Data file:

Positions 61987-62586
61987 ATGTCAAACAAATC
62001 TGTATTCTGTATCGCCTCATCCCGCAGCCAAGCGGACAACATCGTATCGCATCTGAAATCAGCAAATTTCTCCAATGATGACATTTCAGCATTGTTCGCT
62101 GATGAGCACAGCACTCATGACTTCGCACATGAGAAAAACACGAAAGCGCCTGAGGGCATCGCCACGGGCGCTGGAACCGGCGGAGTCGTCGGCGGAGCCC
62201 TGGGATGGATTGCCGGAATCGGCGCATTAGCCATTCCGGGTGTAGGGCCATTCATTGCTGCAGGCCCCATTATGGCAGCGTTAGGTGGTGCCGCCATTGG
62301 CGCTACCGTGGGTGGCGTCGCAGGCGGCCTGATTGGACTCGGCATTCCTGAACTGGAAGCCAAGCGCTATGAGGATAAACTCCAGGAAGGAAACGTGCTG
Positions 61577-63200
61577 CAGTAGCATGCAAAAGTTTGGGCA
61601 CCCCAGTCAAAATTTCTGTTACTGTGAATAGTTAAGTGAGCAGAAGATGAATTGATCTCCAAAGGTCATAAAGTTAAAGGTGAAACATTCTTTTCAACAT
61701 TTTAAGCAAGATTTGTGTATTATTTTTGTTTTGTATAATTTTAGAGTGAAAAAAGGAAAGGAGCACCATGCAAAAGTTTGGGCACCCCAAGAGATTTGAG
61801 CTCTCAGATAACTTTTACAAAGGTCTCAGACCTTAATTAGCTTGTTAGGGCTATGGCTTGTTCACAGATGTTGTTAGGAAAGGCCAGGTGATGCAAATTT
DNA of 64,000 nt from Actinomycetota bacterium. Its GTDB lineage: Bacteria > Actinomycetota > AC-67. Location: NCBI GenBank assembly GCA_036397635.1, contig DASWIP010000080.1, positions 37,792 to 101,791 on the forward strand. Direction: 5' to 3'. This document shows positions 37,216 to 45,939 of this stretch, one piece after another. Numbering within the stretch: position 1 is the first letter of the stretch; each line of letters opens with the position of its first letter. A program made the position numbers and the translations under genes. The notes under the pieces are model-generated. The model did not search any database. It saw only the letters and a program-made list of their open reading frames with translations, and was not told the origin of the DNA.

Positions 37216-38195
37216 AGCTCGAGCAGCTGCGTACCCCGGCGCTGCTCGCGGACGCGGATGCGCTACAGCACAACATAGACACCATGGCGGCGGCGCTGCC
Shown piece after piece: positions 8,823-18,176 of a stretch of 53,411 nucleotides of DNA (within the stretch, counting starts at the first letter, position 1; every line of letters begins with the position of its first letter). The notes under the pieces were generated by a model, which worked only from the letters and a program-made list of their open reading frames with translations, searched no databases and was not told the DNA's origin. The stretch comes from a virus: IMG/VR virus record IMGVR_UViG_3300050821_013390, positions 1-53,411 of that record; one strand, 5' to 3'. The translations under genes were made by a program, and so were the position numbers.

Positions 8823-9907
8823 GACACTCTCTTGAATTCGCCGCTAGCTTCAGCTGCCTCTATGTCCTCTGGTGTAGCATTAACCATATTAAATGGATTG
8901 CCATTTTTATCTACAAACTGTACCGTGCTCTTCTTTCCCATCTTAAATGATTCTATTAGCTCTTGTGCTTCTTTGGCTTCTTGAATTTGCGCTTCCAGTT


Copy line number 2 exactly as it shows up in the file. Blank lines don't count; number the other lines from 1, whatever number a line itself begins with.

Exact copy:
61987 ATGTCAAACAAATC